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The Seattle Seahawks and 6 Stages of Grief

The Seahawks 30-20 lost to the Los Angeles Rams in the wild-card round. Once again the Seattle Seahawks have left fans with the process of loss and grief. Not to mention disappointment and frustration.

The 12th man Stages of Grief

Shock and Denial

“After all the years since we lost to New England, I thought this year was our best chance of going,” said KJ Wright. post-game. Seahawks fans felt the same way. How many times did you hear at the start of the season, “Seahawks are going 16-0. They have every weapon they need.” Yet we are all left questioning what team showed up on Saturday because that was not the Seahawks.

Pain and Guilt

  • It’s all COVID-19 fault! The team had to be hyped up set the tone from the start of the game. If the 12th man would have been able to attend the game it would have been the difference.
  • It’s Russel Wilson’s fault his head is not in the game. Between the clothing line, perfume, kids, and charity work he is too distracted.
  • It’s my fault. I wore a sweatshirt that I had never worn on game day. I was home and not with a group of 12’s.

Anger and Bargaining

  • First, there was the hat thrown, then the sweatshirt, then the socks, then the empty beer can – right at the TV. There was a lot of yelling and cursing that only got louder.

Depression

  • There was a lot of Tequila and a few tears Saturday Night.
  • The moment we all work up on Sunday morning and screamed, “I’m just pissed”.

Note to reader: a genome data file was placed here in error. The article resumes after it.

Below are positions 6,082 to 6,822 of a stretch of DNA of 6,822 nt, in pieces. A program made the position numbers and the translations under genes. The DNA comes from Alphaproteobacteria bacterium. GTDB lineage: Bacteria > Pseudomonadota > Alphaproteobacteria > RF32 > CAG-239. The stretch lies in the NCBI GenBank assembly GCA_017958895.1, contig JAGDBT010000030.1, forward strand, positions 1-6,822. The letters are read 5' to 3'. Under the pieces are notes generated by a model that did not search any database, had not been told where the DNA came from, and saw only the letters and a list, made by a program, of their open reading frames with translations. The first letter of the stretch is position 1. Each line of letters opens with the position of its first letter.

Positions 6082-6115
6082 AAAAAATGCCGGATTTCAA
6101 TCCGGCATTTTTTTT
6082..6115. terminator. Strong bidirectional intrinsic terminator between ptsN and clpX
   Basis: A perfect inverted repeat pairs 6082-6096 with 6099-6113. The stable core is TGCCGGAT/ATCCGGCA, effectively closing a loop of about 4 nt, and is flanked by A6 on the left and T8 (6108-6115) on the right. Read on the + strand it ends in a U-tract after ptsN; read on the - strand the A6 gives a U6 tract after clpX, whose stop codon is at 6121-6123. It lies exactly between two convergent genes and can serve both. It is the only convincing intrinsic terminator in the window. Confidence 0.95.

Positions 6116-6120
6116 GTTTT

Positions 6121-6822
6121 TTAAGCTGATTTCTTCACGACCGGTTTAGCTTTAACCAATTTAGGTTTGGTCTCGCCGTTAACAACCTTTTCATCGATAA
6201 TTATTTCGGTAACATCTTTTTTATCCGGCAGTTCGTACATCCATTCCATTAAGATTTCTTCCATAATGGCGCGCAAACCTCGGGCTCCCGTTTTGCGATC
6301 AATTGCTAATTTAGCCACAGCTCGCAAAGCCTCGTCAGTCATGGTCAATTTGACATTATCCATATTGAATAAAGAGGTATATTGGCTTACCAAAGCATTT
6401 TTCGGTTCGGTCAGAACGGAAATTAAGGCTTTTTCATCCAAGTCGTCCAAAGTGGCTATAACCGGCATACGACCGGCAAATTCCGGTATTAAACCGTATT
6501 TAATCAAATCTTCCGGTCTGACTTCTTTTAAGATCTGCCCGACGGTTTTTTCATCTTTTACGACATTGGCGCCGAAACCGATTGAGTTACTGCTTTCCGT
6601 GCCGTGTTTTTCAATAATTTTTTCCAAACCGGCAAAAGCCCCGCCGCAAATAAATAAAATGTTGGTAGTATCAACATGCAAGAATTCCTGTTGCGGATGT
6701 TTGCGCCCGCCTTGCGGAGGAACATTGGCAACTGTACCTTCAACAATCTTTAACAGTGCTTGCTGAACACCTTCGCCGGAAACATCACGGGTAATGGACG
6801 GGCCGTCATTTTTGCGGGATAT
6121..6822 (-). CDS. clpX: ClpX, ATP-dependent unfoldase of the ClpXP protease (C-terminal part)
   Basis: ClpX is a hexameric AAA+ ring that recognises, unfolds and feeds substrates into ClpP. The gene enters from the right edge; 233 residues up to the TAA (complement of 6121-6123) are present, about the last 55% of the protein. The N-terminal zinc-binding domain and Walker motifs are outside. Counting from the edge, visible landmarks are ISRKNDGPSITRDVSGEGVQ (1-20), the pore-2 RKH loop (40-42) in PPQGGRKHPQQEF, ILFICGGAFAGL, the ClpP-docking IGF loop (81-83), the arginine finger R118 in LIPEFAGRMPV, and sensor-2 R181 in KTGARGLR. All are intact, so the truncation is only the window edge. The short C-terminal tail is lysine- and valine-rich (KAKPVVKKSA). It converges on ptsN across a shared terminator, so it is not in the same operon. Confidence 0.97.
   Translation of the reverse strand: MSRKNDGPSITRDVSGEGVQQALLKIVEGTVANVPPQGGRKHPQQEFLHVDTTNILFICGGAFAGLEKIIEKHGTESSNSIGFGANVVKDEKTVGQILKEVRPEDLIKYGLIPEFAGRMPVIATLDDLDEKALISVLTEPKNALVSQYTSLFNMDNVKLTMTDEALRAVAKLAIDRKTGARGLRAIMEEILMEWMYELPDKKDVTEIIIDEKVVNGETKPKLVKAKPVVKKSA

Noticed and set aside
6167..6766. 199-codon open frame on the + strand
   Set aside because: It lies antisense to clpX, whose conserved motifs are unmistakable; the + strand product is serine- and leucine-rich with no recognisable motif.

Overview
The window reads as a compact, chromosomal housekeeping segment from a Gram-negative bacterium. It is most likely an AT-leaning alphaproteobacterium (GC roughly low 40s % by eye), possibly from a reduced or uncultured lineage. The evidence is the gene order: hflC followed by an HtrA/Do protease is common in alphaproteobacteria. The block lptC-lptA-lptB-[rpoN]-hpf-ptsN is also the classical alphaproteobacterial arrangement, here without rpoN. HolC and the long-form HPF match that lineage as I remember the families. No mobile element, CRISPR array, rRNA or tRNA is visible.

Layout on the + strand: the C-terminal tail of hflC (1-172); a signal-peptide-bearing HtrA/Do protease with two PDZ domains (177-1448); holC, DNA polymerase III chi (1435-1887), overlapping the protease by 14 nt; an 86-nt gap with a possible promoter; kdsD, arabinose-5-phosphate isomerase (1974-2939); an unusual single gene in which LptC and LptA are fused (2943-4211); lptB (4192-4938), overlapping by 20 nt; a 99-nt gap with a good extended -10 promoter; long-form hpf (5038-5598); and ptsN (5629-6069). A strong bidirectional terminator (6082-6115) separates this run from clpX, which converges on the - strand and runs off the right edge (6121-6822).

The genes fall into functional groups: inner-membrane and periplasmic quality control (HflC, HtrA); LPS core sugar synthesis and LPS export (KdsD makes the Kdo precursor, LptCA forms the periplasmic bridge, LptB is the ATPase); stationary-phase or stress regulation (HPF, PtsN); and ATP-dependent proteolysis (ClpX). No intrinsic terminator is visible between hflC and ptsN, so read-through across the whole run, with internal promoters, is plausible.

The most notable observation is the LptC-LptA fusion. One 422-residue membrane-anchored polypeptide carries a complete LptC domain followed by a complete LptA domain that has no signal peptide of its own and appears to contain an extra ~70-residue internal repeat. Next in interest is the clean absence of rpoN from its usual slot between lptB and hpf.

Reconciliation:

Nope, Nope, and Nope, not talking about it

Acceptance and hope:

Ohhh, Hell No!

While the Seahawks looked like Super Bowl contenders in all phases at different parts of the season. They could not put the puzzle together when it counted the most. They had the highest-scoring offense in the NFL at the start of the season, but a defense that was giving up more points than ever before. During the second half of the season, the Defense finally got deadly. They managed to turn things around, but that happened as the offense cooled off and Wilson lost his confidence.

“We know it’d be a challenge, but I thought we would come and do what it took. We did not deliver,” Dunlap said Sunday. Dunlap is not alone in the feeling.

In spite of any struggles, Wilson and his offense are supposed to finish games. It didn’t happen Saturday. There were clock management issues, Willson still left unprotected, and third-down conversions were non existent. The Seahawks showed up Saturday in the ugliest fashion and it showed.

Who was this team and what did they do with the Seattle Seahawks? Whoever this team was, they had no hype, no drive, not determination, no confidence, no passion, or anger.

Even Pete Carroll is dealing with the first stage of grief. During the postgame conference he said “I told these guys I have no place in my brain for this outcome. This football season, it was supposed to just keep going for us.”

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